Monthly Archives: January 2010

Guest Post: Emily Nelson “Eating as a Political Act”

I had a few emails about one portion of my post last week and I asked Emily if she wouldn’t mind sharing her research concerning politics, lobbyists, fast food and personal choices! I have been meaning to research and write a post of my own on this topic, but Emily did such a great job that I’m happy to give her the floor on this one as it is a fascinating essay and way to present this information.

Emily and I welcome comments and questions!

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As we all compared what we eat [in class last semester], it wasn’t the actual food choices that peaked my interest, but rather it was all the varying reasons WHY we ate what we did. Some people eat because of tradition, convenience, taste; some choose what to or what not to eat because of their religion, ethics or concern about the environment. But what if everyone saw eating as a political act?

This topic could be expounded upon at length and it can easily permeate a wide variety of issue areas from health care to the war in Iraq. I clearly cannot cover all of these topics in less than ten minutes but what I’d like to impart upon you all today is the way in which every single one of our individual consumption choices has an effect that goes beyond the pleasure we derive from it, or the time we save or the tradition we uphold. I realize that this has the potential to be an uneasy topic so I’d like to preface by saying that I’m not trying to preach to anyone or imply that any of your individual choices are bad, wrong, violent or unethical. I’m simply offering a perspective, a way of thinking that has influenced my food choices and me.

As I’d imagine we’d all agree that it’s fascinating to look behind the scenes of our food!

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You know you had a good semester when…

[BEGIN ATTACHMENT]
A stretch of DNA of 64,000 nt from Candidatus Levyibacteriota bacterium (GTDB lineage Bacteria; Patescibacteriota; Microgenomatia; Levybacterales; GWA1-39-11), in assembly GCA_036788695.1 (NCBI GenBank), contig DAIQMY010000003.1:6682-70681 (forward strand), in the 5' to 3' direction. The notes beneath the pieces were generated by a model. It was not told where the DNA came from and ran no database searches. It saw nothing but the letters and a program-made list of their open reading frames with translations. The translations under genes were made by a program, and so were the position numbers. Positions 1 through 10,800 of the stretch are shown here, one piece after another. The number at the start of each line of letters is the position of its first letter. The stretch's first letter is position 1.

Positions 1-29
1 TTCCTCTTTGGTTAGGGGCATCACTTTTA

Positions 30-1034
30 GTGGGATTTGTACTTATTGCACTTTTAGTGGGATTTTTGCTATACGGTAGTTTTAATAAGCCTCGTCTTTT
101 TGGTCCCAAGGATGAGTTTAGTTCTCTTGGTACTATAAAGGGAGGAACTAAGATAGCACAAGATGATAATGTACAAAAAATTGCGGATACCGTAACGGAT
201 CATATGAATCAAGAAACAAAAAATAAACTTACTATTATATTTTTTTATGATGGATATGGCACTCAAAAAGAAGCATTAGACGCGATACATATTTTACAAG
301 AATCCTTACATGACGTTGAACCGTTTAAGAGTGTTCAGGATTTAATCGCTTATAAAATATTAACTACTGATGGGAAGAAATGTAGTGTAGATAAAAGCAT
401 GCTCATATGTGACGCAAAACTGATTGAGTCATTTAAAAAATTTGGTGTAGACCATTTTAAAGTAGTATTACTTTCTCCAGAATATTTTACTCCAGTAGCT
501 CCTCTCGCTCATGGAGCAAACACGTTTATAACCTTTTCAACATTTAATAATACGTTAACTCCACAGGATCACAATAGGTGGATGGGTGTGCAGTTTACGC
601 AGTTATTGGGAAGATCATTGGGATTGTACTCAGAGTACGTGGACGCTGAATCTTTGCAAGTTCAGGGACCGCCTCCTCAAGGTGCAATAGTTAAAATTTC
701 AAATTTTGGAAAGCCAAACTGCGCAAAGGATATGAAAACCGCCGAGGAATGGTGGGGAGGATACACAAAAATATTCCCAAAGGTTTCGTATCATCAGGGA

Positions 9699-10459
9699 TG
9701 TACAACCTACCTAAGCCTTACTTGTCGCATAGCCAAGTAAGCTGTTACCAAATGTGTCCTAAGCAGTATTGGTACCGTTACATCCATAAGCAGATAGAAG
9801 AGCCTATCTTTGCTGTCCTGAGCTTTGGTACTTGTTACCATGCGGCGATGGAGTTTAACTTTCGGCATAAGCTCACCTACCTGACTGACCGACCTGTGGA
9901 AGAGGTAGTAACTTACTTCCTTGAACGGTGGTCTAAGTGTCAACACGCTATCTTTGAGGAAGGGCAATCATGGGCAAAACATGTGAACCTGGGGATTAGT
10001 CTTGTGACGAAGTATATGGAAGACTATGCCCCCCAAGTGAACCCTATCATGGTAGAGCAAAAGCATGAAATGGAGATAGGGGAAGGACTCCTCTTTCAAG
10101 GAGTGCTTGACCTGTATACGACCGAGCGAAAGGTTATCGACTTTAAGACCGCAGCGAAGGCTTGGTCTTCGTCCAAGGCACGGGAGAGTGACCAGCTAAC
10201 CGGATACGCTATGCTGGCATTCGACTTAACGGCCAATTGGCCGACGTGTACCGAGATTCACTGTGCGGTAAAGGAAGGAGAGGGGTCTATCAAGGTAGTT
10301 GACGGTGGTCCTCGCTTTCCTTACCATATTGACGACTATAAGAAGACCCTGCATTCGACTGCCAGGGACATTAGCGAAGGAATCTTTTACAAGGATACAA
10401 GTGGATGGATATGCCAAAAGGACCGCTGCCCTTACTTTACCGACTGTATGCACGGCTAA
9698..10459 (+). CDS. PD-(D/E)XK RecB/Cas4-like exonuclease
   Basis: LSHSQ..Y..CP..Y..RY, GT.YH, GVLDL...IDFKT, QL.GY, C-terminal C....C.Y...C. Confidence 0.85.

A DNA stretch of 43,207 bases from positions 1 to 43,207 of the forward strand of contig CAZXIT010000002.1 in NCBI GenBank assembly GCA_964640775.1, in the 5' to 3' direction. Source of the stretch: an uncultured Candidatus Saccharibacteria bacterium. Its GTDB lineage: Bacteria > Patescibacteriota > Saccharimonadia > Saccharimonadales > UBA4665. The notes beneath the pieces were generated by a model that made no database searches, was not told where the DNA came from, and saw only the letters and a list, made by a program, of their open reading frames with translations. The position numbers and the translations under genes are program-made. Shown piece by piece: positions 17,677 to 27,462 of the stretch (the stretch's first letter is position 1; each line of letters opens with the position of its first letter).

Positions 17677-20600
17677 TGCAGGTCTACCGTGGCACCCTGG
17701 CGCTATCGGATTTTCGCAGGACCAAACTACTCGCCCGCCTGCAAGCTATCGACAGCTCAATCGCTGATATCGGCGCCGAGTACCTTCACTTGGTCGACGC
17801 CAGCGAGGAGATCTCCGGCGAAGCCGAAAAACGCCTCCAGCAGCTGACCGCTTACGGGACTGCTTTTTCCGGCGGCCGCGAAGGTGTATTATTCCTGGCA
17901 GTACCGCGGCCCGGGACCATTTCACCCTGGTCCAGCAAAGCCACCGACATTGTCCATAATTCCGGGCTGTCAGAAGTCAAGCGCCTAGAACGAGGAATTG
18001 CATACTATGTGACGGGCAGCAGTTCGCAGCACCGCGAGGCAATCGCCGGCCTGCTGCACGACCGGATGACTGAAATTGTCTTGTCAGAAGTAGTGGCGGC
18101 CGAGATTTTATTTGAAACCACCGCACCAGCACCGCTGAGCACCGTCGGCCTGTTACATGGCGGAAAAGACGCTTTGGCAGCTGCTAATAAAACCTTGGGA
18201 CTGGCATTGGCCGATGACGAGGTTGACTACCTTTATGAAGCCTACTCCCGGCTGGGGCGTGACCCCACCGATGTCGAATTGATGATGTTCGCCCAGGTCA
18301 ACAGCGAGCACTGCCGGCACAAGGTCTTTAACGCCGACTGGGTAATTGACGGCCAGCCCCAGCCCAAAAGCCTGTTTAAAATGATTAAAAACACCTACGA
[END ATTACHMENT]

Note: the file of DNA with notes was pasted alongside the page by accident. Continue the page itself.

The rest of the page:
I am still reflecting on the words of my classmates from my Food, Culture, and Society class last semester.

The people, conversation, readings,  professor, and of course, food made it truly a great class!

Anyway, I asked them to summarize their final presentation where we reflected on the most important or most interesting thing we learned over the course of the semester.

Here are some of my classmate’s thoughts:

“THE VEGETARIAN VOICE: The most interesting thing I can take from the class is an improved ability to have the conversation about vegetarianism with meat-eaters (and the same for other food choices). My confidence in my decision to not eat meat has been fortified by class discussions and readings, and this makes me more confident in sharing my reasons with those who ask. I’ve learned to accept the fact that there is an inherent and assumed elitism in my vegetarianism that will always effect my conversations, but that if I keep this in mind, I can still have meaningful conversations with people who have maybe never considered the ethics of their food choices before. Probably most importantly, I’ve gotten a chance to hear logical and ethical arguments from meat eaters about their food choices, as opposed to a lack of understanding and questions based in a lack of knowledge. Hearing this perspective makes me a little less frustrated to be a vegetarian in a meat-eating world, knowing we’re all just taking the steps we think are correct and doing what we can.” -Dana